Electronic filing for both original and corrected returns is required for employers submitting 250 or more returns.  However, employers that are correcting fewer than 250 returns are not required to submit the correction electronically—even if the original filing was over 250 returns and required electronic filing.


Example 1:

  • Employer filed 500 Forms 1095-C.
  • As required, employer filed the original forms electronically.
  • Employer discovers the need to correct 150 of the original 500 Forms 1095-C.

Result 1:

  • Employer may file the 150 corrected Forms 1095-C electronically or by paper because they fall under the 250 threshold.
  • Even though the original filing was electronic, the corrected filing can be by paper.


Example 2:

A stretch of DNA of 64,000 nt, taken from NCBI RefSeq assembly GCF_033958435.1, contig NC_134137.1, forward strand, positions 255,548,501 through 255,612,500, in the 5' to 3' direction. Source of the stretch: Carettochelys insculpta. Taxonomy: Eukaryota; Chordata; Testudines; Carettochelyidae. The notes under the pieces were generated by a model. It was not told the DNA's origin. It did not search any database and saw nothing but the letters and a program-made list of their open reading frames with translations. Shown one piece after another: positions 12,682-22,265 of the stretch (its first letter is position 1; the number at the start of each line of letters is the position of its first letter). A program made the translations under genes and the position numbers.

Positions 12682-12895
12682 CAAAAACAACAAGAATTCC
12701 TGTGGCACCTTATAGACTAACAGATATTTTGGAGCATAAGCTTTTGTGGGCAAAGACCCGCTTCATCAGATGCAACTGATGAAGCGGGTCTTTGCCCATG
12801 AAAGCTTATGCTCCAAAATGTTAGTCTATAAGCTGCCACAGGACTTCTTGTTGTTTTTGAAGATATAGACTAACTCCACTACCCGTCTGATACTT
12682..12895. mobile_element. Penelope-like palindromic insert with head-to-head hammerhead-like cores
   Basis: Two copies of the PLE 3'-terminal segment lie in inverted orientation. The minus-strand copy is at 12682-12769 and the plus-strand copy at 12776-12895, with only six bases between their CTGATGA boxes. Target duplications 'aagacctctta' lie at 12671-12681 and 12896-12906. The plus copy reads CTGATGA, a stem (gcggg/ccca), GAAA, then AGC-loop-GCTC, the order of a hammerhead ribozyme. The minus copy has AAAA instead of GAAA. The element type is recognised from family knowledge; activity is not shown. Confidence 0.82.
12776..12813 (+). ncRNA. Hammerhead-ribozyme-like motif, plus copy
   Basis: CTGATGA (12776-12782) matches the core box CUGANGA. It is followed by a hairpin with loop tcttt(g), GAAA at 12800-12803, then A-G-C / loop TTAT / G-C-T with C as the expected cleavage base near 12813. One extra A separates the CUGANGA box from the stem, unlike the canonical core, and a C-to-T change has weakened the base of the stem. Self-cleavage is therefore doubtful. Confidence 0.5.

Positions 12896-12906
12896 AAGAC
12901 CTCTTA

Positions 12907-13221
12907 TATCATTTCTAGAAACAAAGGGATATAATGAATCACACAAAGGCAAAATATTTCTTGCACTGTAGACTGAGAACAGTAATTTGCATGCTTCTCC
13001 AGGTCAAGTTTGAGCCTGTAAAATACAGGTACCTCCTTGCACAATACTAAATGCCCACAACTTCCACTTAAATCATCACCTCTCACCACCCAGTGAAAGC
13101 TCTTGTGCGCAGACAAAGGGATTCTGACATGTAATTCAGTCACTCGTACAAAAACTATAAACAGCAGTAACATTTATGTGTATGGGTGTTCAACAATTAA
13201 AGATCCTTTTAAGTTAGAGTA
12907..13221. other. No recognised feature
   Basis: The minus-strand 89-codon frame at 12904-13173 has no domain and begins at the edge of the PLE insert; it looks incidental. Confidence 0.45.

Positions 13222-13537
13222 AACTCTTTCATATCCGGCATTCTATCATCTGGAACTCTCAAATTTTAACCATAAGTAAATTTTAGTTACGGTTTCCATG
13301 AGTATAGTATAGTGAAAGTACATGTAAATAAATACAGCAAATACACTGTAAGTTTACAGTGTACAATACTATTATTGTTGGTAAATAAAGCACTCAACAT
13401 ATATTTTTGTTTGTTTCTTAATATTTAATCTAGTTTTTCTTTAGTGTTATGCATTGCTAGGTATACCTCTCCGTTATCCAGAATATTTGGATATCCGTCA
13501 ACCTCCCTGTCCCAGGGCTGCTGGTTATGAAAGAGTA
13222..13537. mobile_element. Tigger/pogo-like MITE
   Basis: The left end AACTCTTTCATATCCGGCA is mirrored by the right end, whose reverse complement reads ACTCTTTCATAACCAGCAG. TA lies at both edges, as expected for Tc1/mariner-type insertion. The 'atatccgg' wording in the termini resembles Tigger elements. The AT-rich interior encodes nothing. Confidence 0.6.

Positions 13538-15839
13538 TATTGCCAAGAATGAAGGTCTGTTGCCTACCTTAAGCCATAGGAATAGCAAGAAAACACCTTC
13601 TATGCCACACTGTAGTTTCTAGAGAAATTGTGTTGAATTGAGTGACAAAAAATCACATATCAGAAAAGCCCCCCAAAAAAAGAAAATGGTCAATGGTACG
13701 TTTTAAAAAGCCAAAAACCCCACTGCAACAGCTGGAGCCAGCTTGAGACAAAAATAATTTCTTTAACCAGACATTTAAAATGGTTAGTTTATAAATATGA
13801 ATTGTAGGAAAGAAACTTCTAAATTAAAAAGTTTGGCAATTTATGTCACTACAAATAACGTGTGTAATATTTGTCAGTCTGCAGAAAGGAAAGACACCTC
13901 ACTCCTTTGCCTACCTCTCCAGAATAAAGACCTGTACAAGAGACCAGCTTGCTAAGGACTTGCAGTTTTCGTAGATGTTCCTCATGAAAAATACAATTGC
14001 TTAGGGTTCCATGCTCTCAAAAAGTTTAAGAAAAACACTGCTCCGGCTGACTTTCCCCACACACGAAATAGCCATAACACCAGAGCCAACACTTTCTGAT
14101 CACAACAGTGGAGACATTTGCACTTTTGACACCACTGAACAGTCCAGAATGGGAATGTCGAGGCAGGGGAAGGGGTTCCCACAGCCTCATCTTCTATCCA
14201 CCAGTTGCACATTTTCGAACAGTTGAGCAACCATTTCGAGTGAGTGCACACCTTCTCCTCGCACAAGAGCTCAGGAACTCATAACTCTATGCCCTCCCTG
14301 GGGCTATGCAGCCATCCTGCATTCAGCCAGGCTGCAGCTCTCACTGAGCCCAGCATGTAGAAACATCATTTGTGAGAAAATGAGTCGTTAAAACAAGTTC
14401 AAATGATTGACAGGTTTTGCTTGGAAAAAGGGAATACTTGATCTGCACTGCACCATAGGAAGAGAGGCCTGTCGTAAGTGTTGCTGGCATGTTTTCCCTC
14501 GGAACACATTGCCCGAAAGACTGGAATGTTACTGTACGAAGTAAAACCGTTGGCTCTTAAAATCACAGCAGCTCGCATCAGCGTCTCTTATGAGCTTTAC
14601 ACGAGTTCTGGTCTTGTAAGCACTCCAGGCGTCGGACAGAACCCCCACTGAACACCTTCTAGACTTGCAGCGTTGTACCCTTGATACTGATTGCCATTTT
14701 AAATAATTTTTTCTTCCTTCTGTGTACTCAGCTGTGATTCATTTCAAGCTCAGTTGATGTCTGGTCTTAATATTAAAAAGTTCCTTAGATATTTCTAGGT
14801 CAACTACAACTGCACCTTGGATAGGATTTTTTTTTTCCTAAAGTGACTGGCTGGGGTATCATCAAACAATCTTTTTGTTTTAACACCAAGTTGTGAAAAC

• Same as Example 1, but this time the employer discovers the need to correct 300 of the original Forms 1095-C.

Result 2:

  • Employer must file the 300 corrected returns electronically because they exceed the 250 threshold.


The IRS has also proposed regulations that would reduce the required electronic filing threshold to employers filing just 10 or more returns.  That reduced 10-return electronic filing threshold, if finalized, would apply for returns required to be filed after calendar year 2022.


Section 7.1 of IRS Publication 5165 includes details on the process for filing corrections electronically through the ACA Information Returns (“AIR”) filing system.  However, employers that work with an ACA reporting vendor to prepare and file their returns should continue to work with the vendor to complete the complex electronic submission procedures for filing corrected returns on their behalf.

 Additional Notes re Electronic Filing of Corrections:

  • Where correcting information on the Form 1094-C Authoritative Transmittal that also appears on the Forms 1095-C for employees (e.g., company name and EIN), employers do not need to submit changes to every associated Form 1095-C to correct that information on the Forms 1095-C. The IRS internal systems will associate appropriate entity information to existing Form 1095-C records.